House Across the Street

The house across the street is small and white and shuttered.  There are six cars parked in two rows in the driveway, though I have only seen one of them working.  A slight young woman and a tall young man live there.  I assume that they are renters, like we are, but I could be wrong about that, like I am about many things.  I assume they are married because sometimes after the man has left the house letting the screen door slam, the woman pushes the door back open and stands on the top step with her hands on her hips and speaks harsh words to him.  I can’t actually hear what she says, but I know she is not happy with him because I do the same thing to my husband when he leaves the house and I am not happy with him. They have a young child, a boy it seems, since he wears clothes meant for boys, and since these seem like the type of people who wouldn’t dress a girl in boy clothes just to make a point.

I’ve never caught their eye, so I’ve never waved, though I would, I would learn their names and call out hello and wander across the street and ask about the boy, every time we were outside at the same time, which is probably the exact reason why they never let me catch their eye. 

They both wear t-shirts and jeans and neither seem to have a job, though they do come and go, and sometimes the man is carrying a small cooler which may or may not be the lunch he takes to a job he may or may not have.  Every so often, the man’s friends come around, usually late in the evenings.  I recognize the fat one.  They work together on electric scooters which seems to be the young man’s passion which makes me like him.  The young woman is not invited to join the men or doesn’t care to because she doesn’t come to join them on the sidewalk.  But once, when the young man was testing one of his scooters, she did come out and watch, which makes me like her too.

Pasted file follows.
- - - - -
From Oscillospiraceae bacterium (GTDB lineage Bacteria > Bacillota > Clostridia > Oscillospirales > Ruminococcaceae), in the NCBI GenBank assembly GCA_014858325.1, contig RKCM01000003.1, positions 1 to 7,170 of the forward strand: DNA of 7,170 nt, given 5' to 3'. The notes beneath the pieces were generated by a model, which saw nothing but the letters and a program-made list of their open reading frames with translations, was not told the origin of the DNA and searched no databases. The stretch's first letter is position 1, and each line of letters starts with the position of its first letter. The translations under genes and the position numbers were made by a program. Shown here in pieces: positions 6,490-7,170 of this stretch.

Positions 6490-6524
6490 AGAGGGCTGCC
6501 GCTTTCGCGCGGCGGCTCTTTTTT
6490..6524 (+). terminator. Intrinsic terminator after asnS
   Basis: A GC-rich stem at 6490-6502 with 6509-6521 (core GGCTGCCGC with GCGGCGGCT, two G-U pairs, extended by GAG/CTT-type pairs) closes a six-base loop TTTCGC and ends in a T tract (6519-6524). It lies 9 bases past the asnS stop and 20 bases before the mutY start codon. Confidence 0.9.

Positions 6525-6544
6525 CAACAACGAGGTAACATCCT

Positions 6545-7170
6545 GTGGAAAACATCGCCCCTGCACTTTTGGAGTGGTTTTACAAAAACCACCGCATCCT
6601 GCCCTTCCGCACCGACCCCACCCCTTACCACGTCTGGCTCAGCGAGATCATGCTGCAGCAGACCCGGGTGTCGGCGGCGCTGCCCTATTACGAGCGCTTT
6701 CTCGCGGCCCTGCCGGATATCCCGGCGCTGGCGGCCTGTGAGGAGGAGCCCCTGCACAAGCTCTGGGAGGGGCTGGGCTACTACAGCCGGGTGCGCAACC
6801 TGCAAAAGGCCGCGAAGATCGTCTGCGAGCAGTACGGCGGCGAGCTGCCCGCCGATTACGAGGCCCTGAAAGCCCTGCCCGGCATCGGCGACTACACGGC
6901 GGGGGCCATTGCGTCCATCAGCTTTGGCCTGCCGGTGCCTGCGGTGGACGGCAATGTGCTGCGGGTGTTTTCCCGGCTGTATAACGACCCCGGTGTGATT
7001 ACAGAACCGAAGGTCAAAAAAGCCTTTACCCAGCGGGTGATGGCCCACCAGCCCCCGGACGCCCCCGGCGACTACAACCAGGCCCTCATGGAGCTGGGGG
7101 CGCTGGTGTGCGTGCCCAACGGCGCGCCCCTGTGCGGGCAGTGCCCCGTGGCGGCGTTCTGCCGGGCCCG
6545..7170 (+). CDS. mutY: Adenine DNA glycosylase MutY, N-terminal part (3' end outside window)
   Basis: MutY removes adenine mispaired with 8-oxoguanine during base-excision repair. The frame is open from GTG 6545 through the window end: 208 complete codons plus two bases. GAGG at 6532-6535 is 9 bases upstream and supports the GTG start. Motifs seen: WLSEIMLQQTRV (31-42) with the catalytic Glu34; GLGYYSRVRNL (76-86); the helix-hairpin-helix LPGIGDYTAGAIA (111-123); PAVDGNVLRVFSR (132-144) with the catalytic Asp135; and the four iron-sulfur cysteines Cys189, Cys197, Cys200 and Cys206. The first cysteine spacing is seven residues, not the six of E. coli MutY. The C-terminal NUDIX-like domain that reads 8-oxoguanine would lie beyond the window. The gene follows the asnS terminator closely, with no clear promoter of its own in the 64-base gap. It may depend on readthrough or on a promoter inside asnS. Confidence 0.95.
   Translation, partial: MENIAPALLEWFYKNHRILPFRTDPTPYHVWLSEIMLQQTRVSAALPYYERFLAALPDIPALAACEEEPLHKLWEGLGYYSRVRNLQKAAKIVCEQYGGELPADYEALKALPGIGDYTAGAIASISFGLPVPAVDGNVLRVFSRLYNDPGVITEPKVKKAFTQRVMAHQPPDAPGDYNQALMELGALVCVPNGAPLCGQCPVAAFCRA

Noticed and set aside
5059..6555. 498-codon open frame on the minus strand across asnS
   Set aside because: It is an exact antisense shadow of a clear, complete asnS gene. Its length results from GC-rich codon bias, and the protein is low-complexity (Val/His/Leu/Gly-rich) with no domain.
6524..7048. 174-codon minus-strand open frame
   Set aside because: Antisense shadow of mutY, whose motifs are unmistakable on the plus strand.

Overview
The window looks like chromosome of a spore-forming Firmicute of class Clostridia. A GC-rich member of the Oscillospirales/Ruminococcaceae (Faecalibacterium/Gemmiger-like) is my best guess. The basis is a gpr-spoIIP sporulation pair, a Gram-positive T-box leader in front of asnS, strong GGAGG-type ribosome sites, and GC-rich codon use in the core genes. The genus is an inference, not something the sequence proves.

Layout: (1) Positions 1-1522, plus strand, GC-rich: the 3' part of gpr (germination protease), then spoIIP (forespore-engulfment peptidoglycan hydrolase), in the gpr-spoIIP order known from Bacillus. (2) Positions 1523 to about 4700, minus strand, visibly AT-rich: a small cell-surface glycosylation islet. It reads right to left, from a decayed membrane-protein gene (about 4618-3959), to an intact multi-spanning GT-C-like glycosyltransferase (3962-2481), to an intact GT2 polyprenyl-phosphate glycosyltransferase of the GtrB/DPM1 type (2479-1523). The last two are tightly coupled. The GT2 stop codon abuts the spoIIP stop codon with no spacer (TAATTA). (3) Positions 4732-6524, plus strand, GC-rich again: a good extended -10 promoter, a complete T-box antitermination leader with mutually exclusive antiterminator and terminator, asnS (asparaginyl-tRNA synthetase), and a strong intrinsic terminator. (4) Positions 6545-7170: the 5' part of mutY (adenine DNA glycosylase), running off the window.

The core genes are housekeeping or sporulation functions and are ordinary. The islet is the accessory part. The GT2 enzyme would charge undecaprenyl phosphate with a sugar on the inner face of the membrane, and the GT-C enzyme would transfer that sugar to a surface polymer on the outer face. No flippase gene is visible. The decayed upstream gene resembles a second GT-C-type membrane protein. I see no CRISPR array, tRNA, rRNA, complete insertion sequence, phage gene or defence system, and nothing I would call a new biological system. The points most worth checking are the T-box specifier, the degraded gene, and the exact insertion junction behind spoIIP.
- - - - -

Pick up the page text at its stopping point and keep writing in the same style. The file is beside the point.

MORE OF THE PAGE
In the spring, her belly was fat as a beachball and one day, I saw her carrying a car seat into the house, the little boy jumping up and down beside her.  I thought I should cook her a meal or bring her some old clothes that my kids have out grown or buy her a box of diapers.  But I never did any of these things, and now it seems too late. 

Not long ago, the fat friend backed a trailer over the curb and dropped a pontoon boat in the side yard. 

One night when my husband and I are sitting on the porch in the dark drinking beer, we watch a car drive up and the young man trot out of the house and fold himself into the car that promptly squeals away.  I suddenly feel bad for him, imagining how he was just trying to get a little action with a girl at school and then she got pregnant and now his life is so complicated he's got to do all kinds of acrobatics just to go out drinking with his buddy.  Then, a few minutes later, the young woman comes out of the house with the kid and the car seat, wearing the same t-shirt and jeans she always wears but with a lightness about her that isn't usually there.  "Well, well, well," says my husband, as if that explains everything.  Which it does.  

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